Salisbury Cathedral to showcase Grayson Perry’s tapestries this summmer

Salisbury Cathedral Grayson Perry Exhibiton
Salisbury Cathedral Grayson Perry Exhibiton

On 29 June, The Vanity of Small Differences, an exhibition of six huge tapestries by contemporary artist Grayson Perry will open at Salisbury Cathedral.

Each of the 2m x 4m tapestries, inspired by William Hogarth’s The Rake’s Progress, charts a stage in the ‘class journey’ made by young Tim Rakewell (a reference to Tom Rakewell, Hogarth’s protagonist) and includes many of the characters, incidents and objects Grayson Perry encountered on journeys through Sunderland, Tunbridge Wells and The Cotswolds when filming a series for Channel 4.

The tapestries have toured extensively over the last few years, but this is the first time that they will have been seen in an ecclesiastical setting, which opens up an opportunity for the Cathedral to create a dialogue around the subject matter.

Grayson Perry said, “I am hugely pleased and proud that The Vanity of Small Differences is being shared by the Arts Council and British Council Collections in this way. The work has travelled all around the country and the world – and now to Salisbury Cathedral, for this first showing in a religious space. It was conceived as a public artwork, and I wanted to see them shared with very wide and varied audiences. My hope remains that for those visiting the exhibition in Salisbury Cathedral, it not only delights the eye and engages visitors, but also sparks debate about class, taste and British society.”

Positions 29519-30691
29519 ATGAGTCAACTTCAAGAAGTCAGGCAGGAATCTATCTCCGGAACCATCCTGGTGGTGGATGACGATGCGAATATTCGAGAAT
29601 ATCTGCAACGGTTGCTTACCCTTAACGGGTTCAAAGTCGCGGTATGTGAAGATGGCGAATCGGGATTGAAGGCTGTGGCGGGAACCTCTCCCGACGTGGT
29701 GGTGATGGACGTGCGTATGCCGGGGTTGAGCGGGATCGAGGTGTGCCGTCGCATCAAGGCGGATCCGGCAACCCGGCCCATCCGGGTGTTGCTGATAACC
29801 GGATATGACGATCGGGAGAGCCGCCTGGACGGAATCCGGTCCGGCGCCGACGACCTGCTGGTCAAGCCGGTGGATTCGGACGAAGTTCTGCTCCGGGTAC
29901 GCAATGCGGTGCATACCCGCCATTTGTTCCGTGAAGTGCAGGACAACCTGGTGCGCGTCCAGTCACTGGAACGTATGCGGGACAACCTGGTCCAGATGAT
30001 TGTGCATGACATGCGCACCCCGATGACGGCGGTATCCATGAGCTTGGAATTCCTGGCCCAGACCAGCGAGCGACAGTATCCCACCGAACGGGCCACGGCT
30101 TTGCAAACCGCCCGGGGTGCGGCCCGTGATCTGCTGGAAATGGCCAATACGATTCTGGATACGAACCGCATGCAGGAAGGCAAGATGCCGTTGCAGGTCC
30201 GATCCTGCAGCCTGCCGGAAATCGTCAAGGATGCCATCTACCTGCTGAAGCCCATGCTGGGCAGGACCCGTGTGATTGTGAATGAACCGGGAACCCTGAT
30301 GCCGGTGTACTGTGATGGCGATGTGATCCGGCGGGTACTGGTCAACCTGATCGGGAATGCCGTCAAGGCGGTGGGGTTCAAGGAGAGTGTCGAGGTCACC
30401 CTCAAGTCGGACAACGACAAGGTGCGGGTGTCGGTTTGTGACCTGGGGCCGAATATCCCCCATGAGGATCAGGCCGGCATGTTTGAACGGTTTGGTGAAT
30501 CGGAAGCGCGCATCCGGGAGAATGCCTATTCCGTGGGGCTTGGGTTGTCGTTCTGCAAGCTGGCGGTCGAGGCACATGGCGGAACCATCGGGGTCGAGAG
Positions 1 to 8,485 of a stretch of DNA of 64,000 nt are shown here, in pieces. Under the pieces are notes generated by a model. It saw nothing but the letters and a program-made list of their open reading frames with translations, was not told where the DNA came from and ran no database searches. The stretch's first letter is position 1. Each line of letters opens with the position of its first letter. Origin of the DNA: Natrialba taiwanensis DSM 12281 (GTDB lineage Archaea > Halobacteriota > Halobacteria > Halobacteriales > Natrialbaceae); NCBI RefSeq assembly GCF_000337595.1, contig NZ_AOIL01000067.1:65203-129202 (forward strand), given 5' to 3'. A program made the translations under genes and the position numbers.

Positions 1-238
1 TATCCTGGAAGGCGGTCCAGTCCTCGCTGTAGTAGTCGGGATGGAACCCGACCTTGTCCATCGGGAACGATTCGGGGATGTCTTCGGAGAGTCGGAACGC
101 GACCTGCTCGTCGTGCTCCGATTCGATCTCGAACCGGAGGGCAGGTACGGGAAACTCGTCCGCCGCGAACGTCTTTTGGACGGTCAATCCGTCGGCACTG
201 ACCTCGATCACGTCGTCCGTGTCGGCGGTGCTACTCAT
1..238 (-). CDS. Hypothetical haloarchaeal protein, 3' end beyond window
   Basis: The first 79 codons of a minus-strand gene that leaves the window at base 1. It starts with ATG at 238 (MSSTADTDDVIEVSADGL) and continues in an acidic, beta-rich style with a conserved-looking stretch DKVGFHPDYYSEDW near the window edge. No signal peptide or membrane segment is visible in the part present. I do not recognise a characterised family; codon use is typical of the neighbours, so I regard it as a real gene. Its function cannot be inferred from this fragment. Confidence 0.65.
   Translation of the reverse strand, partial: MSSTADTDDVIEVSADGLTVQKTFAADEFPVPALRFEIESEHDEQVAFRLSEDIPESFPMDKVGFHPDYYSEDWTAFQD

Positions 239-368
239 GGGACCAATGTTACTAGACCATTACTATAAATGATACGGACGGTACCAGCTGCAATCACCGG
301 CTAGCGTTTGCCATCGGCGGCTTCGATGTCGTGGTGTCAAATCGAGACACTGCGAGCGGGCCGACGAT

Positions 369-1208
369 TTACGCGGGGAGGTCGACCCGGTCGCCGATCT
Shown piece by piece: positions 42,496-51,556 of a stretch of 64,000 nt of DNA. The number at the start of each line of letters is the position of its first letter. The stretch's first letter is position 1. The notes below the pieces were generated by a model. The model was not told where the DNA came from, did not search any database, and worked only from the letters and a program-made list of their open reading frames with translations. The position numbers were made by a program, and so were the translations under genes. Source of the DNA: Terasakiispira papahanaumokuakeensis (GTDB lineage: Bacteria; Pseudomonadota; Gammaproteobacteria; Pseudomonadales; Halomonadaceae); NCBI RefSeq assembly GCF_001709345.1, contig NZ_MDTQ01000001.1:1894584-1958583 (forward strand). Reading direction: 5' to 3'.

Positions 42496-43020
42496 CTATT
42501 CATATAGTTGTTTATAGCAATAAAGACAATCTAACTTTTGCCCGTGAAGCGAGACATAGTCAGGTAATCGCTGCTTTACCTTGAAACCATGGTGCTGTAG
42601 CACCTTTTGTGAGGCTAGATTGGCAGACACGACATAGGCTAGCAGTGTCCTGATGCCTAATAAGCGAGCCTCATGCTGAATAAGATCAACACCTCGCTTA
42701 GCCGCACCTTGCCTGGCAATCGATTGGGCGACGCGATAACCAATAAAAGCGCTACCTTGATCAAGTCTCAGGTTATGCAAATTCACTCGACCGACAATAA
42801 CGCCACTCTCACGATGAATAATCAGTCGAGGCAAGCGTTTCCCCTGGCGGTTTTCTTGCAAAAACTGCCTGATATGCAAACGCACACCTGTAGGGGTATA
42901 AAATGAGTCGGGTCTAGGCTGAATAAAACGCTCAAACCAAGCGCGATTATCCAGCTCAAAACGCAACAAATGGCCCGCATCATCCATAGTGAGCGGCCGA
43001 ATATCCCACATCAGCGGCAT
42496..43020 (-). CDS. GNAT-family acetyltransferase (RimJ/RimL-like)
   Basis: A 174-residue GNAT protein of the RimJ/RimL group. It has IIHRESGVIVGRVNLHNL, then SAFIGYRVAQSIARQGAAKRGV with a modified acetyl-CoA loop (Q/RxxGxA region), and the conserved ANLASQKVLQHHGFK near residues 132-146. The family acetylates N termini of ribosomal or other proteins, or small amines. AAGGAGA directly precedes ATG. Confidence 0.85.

Welcoming The Vanity of Small Differences to the Cathedral, The Very Revd Nicholas Papadopulos, Dean of Salisbury said, “Perry’s subject in this sequence is social class, and the myriad ways in which not only economic factors but also habits and tastes differentiate human beings one from another. This can be challenging. Perry asks us to see ourselves as others may see us, and he also asks us to acknowledge the ways in which we judge others. This, I believe, is worthy of exploration in a Cathedral context. Self-questioning and self-reflection are vital disciplines in the life of faith, just as welcoming and honouring people from every walk of life is part of our vocation as a place of prayer and worship and as a place which is visited by thousands.”

Salisbury Cathedral is known for its contemporary art exhibitions, which are used to explore questions about contemporary society and faith as well as exhibit exceptional art. The Vanity of Small Differences exhibition comes by courtesy of the Arts Council Collection, Southbank Centre London and British Council, and by gift of the artist and Victoria Miro Gallery with the support of Channel 4 Television, the Art Fund and Sfumato Foundation with additional support from AlixPartners.

To find out more, visit the Salisbury Cathedral website.